In China, Xi Jinping says in a recent speech that the turning point hasn’t yet come about, and the situation in Hubei remains severe. This is actually comforting to me. We want it to be over, but this thing has to burn itself out before we pat ourselves on the back, or this quarantine was for nothing. As long as I see my grandma in Canada this summer, I can handle anything else life throws in my way. After lunch, I organize my digital life and read a bit. We teach another afternoon class, and make an early dinner; fried potatoes, fish, and green veggies. We teach a final lesson in the evening, and then it’s time to relax. Keeping busy, and six hours of tutoring is a lot, makes the day fly by in a comforting way. I’ve also decided to limit my COVID-19 news to daylight hours and wind down with some self-care in the evening. Packages of dog food, coffee, and avocados show up, and it’s comforting. I talk to a good friend Stu, and he gives me a real boost. The things we’ve seen since we were kids and to live through this. What a time to be alive. Think about it. I grew up when kids played outside. I was a kid in the ’80s, a great time to be alive. I saw the birth of cellphones from bricks to flip to smartphones. Video games turned from pixels on a screen to virtual reality, indistinguishable from life, and games where we created worlds and lorded over them. For 1000 years, the digital age will reign upon Earth, but I saw the beginning. I remember connecting to other computers directly on local bulletin boards before the internet was a thing. I stayed up all night in chat rooms for other countries and languages practicing my Swedish, Chinese, and Japanese. In my lifetime, globalization went from an idea to completely automated and controlled by AI. Instant, affordable, and reliable global transport became a reality for billions around the world. I remember when dance music was secret and happened in unpublished community centers at night, to giant televised stadium concerts to the soundtrack for shoes, socks, and cars. I got to see the height of the Western world, in terms of power and culture and influence, and move to China as they came to power to stand next to America in terms of prosperity and cultural significance. Automation and artificial intelligence revolutionalize the way the world operates. This flu may threaten our “quick supply” chain of globalized transportation. Still, it will make us stronger and more resilient in the future. We’ve gone through worse, and we will rise again.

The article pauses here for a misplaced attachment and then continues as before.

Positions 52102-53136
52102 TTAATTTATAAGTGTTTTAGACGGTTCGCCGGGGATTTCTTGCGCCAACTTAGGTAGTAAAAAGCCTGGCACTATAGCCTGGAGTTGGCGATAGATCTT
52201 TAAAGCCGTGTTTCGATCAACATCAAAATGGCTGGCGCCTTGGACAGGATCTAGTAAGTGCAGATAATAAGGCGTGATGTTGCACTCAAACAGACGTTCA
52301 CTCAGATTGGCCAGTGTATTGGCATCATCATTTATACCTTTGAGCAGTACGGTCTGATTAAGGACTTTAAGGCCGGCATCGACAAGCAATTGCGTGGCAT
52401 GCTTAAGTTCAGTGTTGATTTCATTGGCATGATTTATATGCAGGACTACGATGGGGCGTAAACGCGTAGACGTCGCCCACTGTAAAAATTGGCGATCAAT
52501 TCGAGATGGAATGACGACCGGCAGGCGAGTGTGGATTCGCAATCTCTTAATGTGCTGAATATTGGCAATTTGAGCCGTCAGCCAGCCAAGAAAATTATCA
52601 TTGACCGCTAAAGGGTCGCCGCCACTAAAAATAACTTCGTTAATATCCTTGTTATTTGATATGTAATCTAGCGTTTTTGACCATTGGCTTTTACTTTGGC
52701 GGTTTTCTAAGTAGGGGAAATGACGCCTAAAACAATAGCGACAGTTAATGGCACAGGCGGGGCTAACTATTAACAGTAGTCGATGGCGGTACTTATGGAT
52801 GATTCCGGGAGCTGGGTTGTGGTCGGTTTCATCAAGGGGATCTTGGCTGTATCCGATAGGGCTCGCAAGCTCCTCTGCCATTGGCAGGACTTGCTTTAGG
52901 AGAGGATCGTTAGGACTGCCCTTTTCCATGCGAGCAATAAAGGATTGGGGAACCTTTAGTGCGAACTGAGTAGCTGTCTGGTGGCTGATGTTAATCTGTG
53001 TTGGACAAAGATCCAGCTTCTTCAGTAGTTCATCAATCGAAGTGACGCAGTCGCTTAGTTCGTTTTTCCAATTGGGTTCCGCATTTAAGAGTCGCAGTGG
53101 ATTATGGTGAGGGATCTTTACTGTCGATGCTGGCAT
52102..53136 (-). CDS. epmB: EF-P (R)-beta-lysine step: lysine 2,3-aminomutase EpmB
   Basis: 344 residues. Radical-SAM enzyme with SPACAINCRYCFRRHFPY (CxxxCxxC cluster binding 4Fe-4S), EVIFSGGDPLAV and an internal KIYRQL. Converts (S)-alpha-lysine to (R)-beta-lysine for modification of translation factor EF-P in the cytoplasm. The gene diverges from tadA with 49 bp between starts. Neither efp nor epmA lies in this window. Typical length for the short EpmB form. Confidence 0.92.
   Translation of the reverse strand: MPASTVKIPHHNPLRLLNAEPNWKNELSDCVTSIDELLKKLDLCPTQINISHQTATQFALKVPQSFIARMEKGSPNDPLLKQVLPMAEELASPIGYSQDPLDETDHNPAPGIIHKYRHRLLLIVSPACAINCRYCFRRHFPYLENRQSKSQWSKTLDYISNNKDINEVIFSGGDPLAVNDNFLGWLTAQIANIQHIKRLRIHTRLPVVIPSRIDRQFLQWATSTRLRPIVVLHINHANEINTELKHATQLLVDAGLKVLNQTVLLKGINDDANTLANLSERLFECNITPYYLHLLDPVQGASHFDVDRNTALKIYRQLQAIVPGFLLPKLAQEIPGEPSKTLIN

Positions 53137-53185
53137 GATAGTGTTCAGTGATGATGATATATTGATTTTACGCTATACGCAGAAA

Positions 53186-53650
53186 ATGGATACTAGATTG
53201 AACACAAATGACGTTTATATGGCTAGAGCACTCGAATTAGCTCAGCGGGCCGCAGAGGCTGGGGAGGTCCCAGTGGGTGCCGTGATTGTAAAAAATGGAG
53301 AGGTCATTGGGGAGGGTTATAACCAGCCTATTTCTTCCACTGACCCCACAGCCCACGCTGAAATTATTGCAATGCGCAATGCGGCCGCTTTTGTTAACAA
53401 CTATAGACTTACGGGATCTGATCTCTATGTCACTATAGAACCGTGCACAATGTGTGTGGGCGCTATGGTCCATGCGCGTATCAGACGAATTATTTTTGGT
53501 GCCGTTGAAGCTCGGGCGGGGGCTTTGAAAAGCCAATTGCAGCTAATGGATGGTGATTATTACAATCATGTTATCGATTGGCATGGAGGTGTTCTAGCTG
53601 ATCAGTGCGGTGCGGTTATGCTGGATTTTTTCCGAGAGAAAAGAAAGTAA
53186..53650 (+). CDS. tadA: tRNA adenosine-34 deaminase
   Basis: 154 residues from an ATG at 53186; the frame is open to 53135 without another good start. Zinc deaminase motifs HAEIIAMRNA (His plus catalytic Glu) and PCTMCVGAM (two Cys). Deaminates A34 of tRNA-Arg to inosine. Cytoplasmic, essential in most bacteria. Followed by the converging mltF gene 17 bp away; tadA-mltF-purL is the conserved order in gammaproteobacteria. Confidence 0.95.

Friday, Feb. 21 – Creepy Violin
Day 28. I’m in a basement apartment, trying to dispose of a pile of dead bodies. We find a wood chipper under a tarp and fire it up. I choke back a scream as it chugs along. We’re about halfway through when the neighbors start banging on the door, so I yell to Xiaolin over the lumbering roar, “put the kettle on!” I wake up early, in a cold sweat. What kind of nightmare was that?
A live COVID-19 Q&A starts with Dr. John Campbell. There’s more than 4000 of us tuned in, and despite his cough and cold, he patiently answers questions for hours. I make some coffee and tune in to my daily dose of my viral pathologist, Dr. Chris Martenson. I help Xiaolin put medicine on her sore shoulder. The new numbers inside China are low, and many companies in Chongqing are back to work, fantastic.